The story of the greatest of all philosophical friendships—and how it influenced modern thought
David Hume is widely regarded as the most important philosopher ever to write in English, but during his lifetime he was attacked as “the Great Infidel” for his skeptical religious views and deemed unfit to teach the young. In contrast, Adam Smith was a revered professor of moral philosophy, and is now often hailed as the founding father of capitalism. Remarkably, the two were best friends for most of their adult lives, sharing what Dennis Rasmussen calls the greatest of all philosophical friendships. The Infidel and the Professor is the first book to tell the fascinating story of the friendship of these towering Enlightenment thinkers—and how it influenced their world-changing ideas.
The book follows Hume and Smith’s relationship from their first meeting in 1749 until Hume’s death in 1776. It describes how they commented on each other’s writings, supported each other’s careers and literary ambitions, and advised each other on personal matters, most notably after Hume’s quarrel with Jean-Jacques Rousseau. Members of a vibrant intellectual scene in Enlightenment Scotland, Hume and Smith made many of the same friends (and enemies), joined the same clubs, and were interested in many of the same subjects well beyond philosophy and economics—from psychology and history to politics and Britain’s conflict with the American colonies. The book reveals that Smith’s private religious views were considerably closer to Hume’s public ones than is usually believed. It also shows that Hume contributed more to economics—and Smith contributed more to philosophy—than is generally recognized.
Vividly written, The Infidel and the Professor is a compelling account of a great friendship that had great consequences for modern thought.
Dennis C. Rasmussen is associate professor of political science at Tufts University. His books include The Pragmatic Enlightenment. He lives in Charlestown, Massachusetts.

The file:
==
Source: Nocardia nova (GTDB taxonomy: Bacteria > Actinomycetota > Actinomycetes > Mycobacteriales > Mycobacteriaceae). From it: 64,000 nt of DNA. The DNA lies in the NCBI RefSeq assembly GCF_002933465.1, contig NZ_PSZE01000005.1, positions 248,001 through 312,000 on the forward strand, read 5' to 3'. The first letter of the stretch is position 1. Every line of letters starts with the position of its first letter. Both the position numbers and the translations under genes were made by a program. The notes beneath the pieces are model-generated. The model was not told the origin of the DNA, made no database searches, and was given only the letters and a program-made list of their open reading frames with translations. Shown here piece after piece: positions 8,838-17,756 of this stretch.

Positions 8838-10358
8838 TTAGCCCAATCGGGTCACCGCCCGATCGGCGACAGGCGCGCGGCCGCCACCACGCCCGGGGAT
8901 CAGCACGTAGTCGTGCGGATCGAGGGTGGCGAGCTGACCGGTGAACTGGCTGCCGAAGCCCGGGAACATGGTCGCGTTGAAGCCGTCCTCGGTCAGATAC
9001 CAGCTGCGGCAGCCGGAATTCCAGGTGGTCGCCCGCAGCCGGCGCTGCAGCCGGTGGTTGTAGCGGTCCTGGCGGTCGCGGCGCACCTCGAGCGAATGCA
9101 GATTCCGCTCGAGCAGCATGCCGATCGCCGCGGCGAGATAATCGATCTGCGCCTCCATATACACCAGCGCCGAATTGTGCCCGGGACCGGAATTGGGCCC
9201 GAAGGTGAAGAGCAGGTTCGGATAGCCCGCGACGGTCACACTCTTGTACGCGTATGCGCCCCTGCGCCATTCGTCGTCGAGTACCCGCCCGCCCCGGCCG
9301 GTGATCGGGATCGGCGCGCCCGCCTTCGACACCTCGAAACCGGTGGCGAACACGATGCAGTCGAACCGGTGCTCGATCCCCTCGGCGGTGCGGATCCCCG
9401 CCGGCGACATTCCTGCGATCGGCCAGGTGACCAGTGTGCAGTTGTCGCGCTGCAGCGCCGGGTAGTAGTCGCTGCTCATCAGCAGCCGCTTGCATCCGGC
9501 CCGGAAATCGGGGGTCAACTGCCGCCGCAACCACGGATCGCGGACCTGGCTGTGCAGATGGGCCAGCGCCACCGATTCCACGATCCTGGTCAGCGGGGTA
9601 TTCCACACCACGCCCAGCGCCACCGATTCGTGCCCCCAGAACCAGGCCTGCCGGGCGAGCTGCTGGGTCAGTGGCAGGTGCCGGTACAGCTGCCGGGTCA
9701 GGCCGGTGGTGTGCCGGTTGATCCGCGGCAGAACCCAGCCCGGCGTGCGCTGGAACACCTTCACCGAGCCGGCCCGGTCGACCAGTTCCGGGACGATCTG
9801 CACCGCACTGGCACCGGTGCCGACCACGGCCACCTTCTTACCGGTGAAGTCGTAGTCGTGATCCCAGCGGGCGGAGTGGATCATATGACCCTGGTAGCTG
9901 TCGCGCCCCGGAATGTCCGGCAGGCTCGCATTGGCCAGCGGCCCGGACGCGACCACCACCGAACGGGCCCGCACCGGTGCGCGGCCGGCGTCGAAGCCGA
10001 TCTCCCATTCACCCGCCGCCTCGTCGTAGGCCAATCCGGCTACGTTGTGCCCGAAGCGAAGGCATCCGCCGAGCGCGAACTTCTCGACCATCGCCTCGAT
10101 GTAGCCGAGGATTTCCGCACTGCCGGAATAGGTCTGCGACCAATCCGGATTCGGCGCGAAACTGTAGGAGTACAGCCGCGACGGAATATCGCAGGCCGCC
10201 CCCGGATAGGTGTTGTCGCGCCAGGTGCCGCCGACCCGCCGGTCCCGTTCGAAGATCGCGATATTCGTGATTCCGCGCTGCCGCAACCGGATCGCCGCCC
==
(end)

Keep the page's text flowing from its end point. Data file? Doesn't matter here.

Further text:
"Lively and accessible--of broad interest to readers in philosophy, economics, political science, and other disciplines."--Kirkus
"Masterly. . . . Easy to digest and smart. Recommended."--Mark Spencer, Library Journal
"This engagingly written book tells the story of a remarkable friendship between two giants of eighteenth-century thought and heroes of the Scottish Enlightenment. Rasmussen is a historically and philosophically astute guide to the lives and ideas of Hume and Smith--as well as those of a large cast of supporting characters. His highly readable narrative offers great insights into an influential intellectual and social world."--Steven Nadler, author of A Book Forged in Hell: Spinoza’s Scandalous Treatise and the Birth of the Secular Age
"After Hobbes, David Hume and Adam Smith are the two most important philosophers and social scientists in the English-speaking world. This cleverly constructed, learned yet eminently readable account uses their friendship to illuminate the ways in which their ideas converged and diverged. An appealing introduction for the novice, with plenty of added value for the well versed."--Jerry Z. Muller, author of Adam Smith in His Time and Ours: Designing the Decent Society
"In this impressive account of the close relationship between the two giants of the Scottish Enlightenment, Dennis Rasmussen brings out the full significance of the warm lifelong friendship and intellectual dialogue between David Hume and Adam Smith."--Leo Damrosch, author of Jean-Jacques Rousseau: Restless Genius
Table of Contents:
Introduction Dearest Friends 1
1 The Cheerful Skeptic (1711–1749) 18
2 Encountering Hume (1723–1749) 36
3 A Budding Friendship (1750–1754) 50
4 The Historian and the Kirk (1754–1759) 71
5 Theorizing the Moral Sentiments (1759) 86
6 Fêted in France (1759–1766) 113
7 Quarrel with a Wild Philosopher (1766–1767) 133
8 Mortally Sick at Sea (1767–1775) 146
9 Inquiring into the Wealth of Nations (1776) 160
10 Dialoguing about Natural Religion (1776) 186
11 A Philosopher’s Death (1776) 199
12 Ten Times More Abuse (1776–1777) 215
Epilogue Smith’s Final Years in Edinburgh (1777–1790) 229
Appendix Hume’s My Own Life and Smith’s Letter from Adam Smith, LL.D. to William Strahan, Esq. 239
Notes on Works Cited 253